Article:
SPECIAL LEAVE PETITION (CRIMINAL) NO. 4634 OF 2014
Supreme Court Upholds Various Contested Provisions of PMLA
Date Of Order:
27 July 2022
Justices A.M. Khanwilkar, Dinesh Maheshwari, and C.T. Ravikumar
Petitioner: VIJAY MADANLAL CHOUDHARY & ORS.
Respondent: Union Of India & Ors.
The Supreme Court on July 27 upheld the core amendments made to the Prevention of Money Laundering Act (PMLA), which grants the government and the Enforcement Directorate (ED) virtually unrestricted powers of summons, arrest, and raids; makes bail virtually impossible; and shifts the burden of proof of innocence from the prosecution to the accused.
A. Sections 5
B. Sections 8(4)
C. Sections 15
D. Sections 17
E. Sections 19
F. Section 44 (1)(d)
G. Section 3
H. Articles 20 and 21
I. Sections 18
J. Section 2(1)(u)
- The apex court described the PMLA as a statute against the "scourge of Money launderingand not a tool used to smear dissenters and rival politicians.
- More than 240 petitions were submitted in opposition to the modifications, which the petitioners argued violated the constitution's mission, legal process, and individual liberties.
- According to the court, Section 45 of the PMLA, which addresses offences that are both cognizable and non-bailable and have two requirements for release on bail, is reasonable and does not suffer from the vice of arbitrariness or unreasonableness.
- It asserted the constitutional validity of Section 5 of the Act, which deals with the attachment of property used in money laundering.
- About the absence of a system to conduct investigations and summon people
- About no provision for sharing the ECIR with the accused
- About how there was no protection or measures for safeguard provided by the magistrate.
- Concerning the Twin Bail conditions without Protections.
- Concerning situations where even if Section 19 arrest is not made, the twin condition is still in effect.
- About how the punishment and twin bail requirements are not proportionate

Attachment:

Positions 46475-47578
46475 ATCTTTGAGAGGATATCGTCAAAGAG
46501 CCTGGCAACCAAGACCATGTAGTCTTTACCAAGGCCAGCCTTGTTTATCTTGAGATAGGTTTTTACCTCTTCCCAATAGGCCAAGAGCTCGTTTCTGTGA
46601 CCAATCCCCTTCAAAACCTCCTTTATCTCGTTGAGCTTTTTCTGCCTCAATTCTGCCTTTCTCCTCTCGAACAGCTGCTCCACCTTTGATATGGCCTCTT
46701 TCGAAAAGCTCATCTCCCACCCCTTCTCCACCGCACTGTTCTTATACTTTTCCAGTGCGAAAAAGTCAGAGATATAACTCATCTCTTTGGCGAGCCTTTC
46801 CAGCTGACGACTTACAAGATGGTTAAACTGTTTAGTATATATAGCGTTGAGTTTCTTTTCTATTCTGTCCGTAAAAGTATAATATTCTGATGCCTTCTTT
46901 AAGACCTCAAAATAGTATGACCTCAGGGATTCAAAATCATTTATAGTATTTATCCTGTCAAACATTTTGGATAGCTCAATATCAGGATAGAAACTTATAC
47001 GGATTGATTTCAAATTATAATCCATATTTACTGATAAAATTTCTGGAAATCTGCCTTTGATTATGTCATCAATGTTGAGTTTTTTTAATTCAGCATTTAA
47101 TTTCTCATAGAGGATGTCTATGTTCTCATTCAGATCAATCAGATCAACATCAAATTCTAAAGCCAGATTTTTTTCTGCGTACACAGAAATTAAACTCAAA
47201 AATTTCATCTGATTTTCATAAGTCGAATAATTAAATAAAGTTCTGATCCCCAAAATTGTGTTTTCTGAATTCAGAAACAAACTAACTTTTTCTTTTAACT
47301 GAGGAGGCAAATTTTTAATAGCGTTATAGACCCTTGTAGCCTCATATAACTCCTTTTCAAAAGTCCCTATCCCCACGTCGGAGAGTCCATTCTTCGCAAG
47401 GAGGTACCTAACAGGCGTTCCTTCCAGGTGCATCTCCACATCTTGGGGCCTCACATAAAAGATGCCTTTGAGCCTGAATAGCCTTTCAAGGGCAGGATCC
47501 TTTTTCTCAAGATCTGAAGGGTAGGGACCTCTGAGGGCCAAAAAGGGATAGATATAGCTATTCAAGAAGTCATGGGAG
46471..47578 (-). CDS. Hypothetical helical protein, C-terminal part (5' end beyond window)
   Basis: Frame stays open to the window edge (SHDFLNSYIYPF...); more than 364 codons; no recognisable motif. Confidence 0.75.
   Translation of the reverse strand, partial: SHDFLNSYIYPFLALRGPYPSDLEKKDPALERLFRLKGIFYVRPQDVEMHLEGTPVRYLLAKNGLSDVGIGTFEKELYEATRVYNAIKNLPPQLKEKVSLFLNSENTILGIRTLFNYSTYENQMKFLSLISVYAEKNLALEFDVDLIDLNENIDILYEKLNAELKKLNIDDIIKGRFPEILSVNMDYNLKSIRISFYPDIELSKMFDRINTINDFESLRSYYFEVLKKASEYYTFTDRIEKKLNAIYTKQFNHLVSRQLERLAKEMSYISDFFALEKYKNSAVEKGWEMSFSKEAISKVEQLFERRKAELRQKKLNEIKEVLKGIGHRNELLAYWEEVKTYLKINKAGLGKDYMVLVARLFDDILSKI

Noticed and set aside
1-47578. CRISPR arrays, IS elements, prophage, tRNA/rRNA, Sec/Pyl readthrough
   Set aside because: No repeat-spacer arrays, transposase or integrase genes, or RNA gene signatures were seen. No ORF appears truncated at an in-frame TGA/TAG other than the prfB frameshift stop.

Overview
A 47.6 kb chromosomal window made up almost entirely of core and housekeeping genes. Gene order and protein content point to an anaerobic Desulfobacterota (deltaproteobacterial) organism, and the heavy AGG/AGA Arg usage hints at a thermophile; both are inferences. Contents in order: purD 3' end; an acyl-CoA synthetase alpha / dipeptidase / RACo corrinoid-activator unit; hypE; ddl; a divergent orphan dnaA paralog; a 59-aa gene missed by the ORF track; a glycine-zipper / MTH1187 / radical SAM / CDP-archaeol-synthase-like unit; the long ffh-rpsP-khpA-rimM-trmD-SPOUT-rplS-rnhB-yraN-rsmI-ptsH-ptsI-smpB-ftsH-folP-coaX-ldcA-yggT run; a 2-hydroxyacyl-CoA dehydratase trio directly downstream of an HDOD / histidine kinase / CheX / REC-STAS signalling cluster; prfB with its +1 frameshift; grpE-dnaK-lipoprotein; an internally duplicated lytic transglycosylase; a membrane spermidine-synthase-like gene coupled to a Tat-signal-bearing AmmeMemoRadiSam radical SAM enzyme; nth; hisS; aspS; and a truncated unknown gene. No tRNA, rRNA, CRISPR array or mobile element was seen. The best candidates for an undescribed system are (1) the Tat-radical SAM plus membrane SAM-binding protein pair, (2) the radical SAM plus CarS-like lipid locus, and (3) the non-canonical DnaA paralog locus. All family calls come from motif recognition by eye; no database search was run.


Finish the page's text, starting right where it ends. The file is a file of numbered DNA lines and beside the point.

- About how under PMLA, the only offence is to "legitimise the proceeds of crime."
- Concerning how the ECIR registered based only on the predicate offence without supporting proof that the proceeds of crime were justified.
- Concerning how the statements of the accused is utilised in proceedings of the underlying offence and was acceptable under Section 50 of the PMLA.
- About how Articles 20(3) and 21 are broken by summoning suspects and obtaining their statements under Section 50 of the PMLA.
- About how investigation under the PMLA is only allowed if the primary offence has been established.
- Concerning how money laundering is not a crime committed on its own.
- Concerning how the penalties for money laundering cannot be harsher than the penalties for producing criminal proceeds.
- About how the PMLA has strayed from its basic objective of controlling the proceeds of illegal drug trafficking.
- Concerning the endless list of scheduled offences
- About how a money bill had now been used to amend the PMLA.
- Concerning the police officers who are also officers of ED
- About the Explanation under Section 5 of the PMLA and how it is broad enough to cover even genuine property buyers.
- On how Section 24 of the PMLA flips the burden of proof and violates Articles 20 and 21.
- There aren't any checks and balances in the search and seizure process.
- At the threshold, taking control of the attached property
Arguments Advanced by The Appellant
- The appellant emphasised that after conducting 1700 raids and 1569 targeted investigations since 2011, ED personnel had only managed to win 9 convictions.
- The absence of employees at the PMLA Appellate Tribunal was also brought to the Bench's attention.